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The String

The presence of Claudia Cardinale in a key role will peak interest in "The String," an attractive if obvious tale of a gay man returning to Tunisia and sorting out various emotional issues. Freshman helmer Mehdi Ben Attia pushes simplistic psychology and his dialogue can sound forced, but he's got a firm grasp on the outsider feelings experienced by French-raised Arabs returning to the Maghreb, and his attractive, congenial cast rescue what's little more than a semi-risque TV movie. Gay fests and an April release in France will precede likely Euro satcast exposure.

With:
(French, Arabic dialogue)

The presence of Claudia Cardinale in a key role will peak interest in “The String,” an attractive if obvious tale of a gay man returning to Tunisia and sorting out various emotional issues. Freshman helmer Mehdi Ben Attia pushes simplistic psychology and his dialogue can sound forced, but he’s got a firm grasp on the outsider feelings experienced by French-raised Arabs returning to the Maghreb, and his attractive, congenial cast rescue what’s little more than a semi-risque TV movie. Gay fests and an April release in France will precede likely Euro satcast exposure.

After an unspecified time in France, architect Malik (Antonin Stahly) comes back to Tunisia and into the arms of wealthy mom Sara (Cardinale). Apparently, therapy helped him with uncontrollable anxieties, but he still struggles with recurring panic attacks in which he imagines he can’t disentangle himself from a piece of string wrapped around his body. The presence of his late, no-nonsense father, Abdelaziz (Lotfi Dziri, in flashbacks), still suffuses the house and its inhabitants.

Also on the property is hunky handyman Bilal (Salim Kechiouche in a role he’s played several times before, in films such as “Grande ecole”). It’s pretty clear where this is all going: Malik and Bilal get it on, shocking Sara when she discovers them asleep in bed. A flashback reveals that Abdelaziz knew all along his son is gay, but Sara wasn’t willing to accept the truth. Cutting the (apron) string of his mind requires Malik to make peace with his filial duties and his sexual desires.

The string metaphor is clear enough without being literalized as it is here, and a lurid scene with Malik having vigorous sex with rough trade reveals a distinctly undeveloped sense of nuance. More sensitively handled is the pic’s subtext about class and the friction between Tunisians with assimilated French mores and their conservative fellow nationals, though it’s not saying anything new. Still, the feel-good message of tolerance and love should go down easily with target auds.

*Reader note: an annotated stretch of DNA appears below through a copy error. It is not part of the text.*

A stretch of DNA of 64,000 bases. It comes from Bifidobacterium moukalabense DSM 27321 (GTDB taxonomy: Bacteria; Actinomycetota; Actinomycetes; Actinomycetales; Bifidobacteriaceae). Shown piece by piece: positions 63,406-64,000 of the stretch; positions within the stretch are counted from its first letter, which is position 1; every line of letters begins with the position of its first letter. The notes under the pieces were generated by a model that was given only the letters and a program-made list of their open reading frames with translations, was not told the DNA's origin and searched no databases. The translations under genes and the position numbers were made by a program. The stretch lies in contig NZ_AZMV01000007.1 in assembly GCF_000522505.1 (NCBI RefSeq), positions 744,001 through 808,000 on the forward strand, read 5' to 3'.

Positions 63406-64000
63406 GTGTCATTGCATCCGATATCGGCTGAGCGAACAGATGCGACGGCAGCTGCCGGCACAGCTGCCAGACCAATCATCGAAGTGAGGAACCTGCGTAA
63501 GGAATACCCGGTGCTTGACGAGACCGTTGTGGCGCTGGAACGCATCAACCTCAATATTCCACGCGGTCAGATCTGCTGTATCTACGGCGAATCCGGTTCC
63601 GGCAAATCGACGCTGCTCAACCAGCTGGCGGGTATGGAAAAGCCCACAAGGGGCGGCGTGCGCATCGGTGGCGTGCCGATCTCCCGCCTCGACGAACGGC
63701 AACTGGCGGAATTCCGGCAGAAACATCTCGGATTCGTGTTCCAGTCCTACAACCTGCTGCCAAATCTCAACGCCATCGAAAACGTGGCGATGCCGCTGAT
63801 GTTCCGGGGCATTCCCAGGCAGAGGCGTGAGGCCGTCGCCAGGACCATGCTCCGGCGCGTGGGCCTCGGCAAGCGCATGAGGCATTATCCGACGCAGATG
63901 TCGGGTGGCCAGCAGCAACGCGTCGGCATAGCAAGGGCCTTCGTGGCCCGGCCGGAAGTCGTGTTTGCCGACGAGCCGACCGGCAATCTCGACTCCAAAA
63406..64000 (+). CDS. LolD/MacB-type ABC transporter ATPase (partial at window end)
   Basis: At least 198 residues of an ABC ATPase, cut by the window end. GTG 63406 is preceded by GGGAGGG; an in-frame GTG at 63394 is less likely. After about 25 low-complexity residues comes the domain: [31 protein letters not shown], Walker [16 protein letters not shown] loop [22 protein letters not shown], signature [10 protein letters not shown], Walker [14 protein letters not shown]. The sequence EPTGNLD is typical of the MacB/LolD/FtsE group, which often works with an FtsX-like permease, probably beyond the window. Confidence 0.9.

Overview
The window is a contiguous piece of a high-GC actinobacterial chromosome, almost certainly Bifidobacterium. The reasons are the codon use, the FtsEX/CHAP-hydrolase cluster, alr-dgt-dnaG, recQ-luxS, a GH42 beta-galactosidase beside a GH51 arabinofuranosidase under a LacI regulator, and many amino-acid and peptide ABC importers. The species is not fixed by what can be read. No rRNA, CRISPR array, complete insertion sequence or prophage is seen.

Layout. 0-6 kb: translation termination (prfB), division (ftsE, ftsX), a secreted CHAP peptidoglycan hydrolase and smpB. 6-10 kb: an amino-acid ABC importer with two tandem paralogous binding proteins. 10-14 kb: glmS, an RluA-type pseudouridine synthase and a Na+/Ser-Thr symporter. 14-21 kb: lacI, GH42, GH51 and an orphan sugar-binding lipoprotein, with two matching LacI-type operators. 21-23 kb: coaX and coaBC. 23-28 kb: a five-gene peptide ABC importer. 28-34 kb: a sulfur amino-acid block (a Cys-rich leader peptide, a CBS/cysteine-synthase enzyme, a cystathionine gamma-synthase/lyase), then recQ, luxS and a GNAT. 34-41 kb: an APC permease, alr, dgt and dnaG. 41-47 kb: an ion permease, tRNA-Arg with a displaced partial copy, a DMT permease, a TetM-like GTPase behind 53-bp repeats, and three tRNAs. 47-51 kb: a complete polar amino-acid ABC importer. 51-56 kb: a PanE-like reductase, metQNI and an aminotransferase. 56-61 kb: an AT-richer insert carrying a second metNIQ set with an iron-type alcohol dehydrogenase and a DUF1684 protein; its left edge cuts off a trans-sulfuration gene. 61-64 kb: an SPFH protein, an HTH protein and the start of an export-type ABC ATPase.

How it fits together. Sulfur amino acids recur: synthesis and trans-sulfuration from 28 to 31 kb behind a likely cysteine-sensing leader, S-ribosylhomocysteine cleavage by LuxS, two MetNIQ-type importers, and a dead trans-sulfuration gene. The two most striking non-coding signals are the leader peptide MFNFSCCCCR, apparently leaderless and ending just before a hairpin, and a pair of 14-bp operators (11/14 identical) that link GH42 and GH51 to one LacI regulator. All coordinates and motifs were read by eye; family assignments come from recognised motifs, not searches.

Tunisian-born Cardinale isn’t challenged in any way, but she’s a welcome presence and appears to be enjoying herself, while Kechiouche continues to prove he has the kind of screen presence that warrants a larger range of roles. Widescreen lensing is always pleasant to look at; auds attuned to the sprightly camp vibes of Patty Pravo’s “La bambola” will especially enjoy the way Ben Attia uses the vintage song.

The String

France-Belgium

Production: A Mille et Une Prods. (France) presentation of a Mille et Une Prods. (France)/Need Prods. (Belgium) production, in collaboration with Propaganda Prods. (International sales: Pyramide Intl., Paris.) Produced by Anne-Cecile Berthomeau, Fares Ladjimi, Edouard Mauriat. Directed by Mehdi Ben Attia. Screenplay, Ben Attia, Olivier Laneurie.

Crew: Camera (color, widescreen), Sofian El Fani; editor, Chantal Hymans; music, Karol Beffa; production designer, Rauf Helioui; costume designers, Jean-Marc Mirete, Salah Barka, Nadia Anane; sound (Dolby SRD), Quentin Collette, Luc Thomas; assistant director, Delphine Daull. Reviewed at Berlin Film Festival (market), Feb. 16, 2010. Running time: 93 MIN.

With: (French, Arabic dialogue)(French, Arabic dialogue)

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